Homemade gifts leave a lasting impression

 In Home Crafts, Our Brands News

With Fathers Day coming up, time and effort is always cherished and remembered over a bought gift. No amount of money spent on a bought gift will override the thoughtfulness of a homemade gift from a child. In most instances, a child will be using your money to fund a purchase. However, it is their time and imagination when they create something.

When a child uses their imagination and creates a treasure, these are the things a parent remembers for years to come.

A good starting point is thinking about what hobbies or interests Dad has. Is he an outdoors fella? Is he always pottering in the garden? Is he a kitchen wiz or an arty farty type?

  • Green-fingered Dad:

If he is green fingered, a plain terracotta pot is cheap to buy. Decorating the pot with paints and stick on bits cut out of magazines to give it a great look. When completed, you can buy some textured gel in a tube to seal it and give it a clear finish. Complete the pot by planting a seedling or some herbs.

  • Sweet tooth Dad:

Pander to Dad’s sweet tooth. What father doesn’t like home baked biscuits, rum balls or fudge? Get creative with the packaging. Recycle a box or jar, decorate it or buy some cellophane and ribbon.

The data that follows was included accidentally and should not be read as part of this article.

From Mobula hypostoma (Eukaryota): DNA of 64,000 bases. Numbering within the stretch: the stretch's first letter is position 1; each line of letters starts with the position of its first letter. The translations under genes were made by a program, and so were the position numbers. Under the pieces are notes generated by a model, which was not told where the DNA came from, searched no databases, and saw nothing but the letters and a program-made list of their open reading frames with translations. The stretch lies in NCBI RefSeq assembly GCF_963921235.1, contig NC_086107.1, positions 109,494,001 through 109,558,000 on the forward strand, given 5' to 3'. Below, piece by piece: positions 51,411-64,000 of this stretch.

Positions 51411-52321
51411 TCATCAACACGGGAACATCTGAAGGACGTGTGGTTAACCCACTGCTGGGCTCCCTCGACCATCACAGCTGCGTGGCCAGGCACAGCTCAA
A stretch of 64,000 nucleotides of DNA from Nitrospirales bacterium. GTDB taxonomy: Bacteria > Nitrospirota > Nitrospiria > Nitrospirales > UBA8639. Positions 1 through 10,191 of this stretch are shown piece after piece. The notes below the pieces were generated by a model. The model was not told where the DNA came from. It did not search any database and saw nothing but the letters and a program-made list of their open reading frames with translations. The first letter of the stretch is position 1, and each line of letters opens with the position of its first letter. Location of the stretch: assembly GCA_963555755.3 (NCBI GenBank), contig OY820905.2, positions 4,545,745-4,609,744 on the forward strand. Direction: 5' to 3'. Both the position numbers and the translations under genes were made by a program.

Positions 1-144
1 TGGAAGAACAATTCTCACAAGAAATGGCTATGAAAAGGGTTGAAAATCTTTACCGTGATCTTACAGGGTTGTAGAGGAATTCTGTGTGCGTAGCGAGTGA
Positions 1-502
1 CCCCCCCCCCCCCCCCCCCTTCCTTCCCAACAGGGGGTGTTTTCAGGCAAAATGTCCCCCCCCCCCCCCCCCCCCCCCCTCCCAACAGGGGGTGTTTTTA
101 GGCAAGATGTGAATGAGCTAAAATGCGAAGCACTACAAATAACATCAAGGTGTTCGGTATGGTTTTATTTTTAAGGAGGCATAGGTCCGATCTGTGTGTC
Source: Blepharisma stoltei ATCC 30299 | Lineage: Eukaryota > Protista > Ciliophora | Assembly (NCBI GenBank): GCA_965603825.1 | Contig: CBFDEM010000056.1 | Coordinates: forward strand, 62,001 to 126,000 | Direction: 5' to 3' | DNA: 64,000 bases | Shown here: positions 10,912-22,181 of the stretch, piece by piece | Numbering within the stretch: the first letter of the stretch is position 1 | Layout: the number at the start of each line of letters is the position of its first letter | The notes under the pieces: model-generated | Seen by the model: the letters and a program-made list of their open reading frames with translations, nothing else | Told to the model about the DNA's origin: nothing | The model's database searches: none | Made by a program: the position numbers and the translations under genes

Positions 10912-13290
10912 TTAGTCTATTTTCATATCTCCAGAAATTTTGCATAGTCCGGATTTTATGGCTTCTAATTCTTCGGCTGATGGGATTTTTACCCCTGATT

• Arty farty Dad:

Paper mache is fantastic to create and mould. Maybe a monster figurine or caricature of Dad. A mask is always a good option.

  • An ode to Dad:

Write a poem and present it on a board or large piece of decorated paper. Either that or read or sing it with a special performance.

  • Volunteer your time:

Design a voucher. Create an experience for you and Dad to enjoy. Maybe you could offer to be a golf caddy and pick up his golf balls for a morning at the golf course. Or what Dad doesn’t like a clean car? Offer your time to wash and vacuum the car.

  • Home cooked breakfast:

We aren’t talking any marmite on toast or Weetbix here, but a culinary delight. Maybe pancakes with berries and ice cream (as it’s Dad’s own day, he is allowed a treat). If Dad is more of a savoury guy, then an omelette with french bread or homemade bread if you have a bread-maker. If at all possible, served in bed with a copy of the Sunday paper!

  • Absent or departed Dad:

Create a memory board to keep the spirit of Dad with you. Whether this is photos or coloured copies, draw things that remind you of him and your memories of good times together.

And top if off with a gorgeous homemade card using arts and crafts materials and anything else you can find – these are the things that memories are made of.

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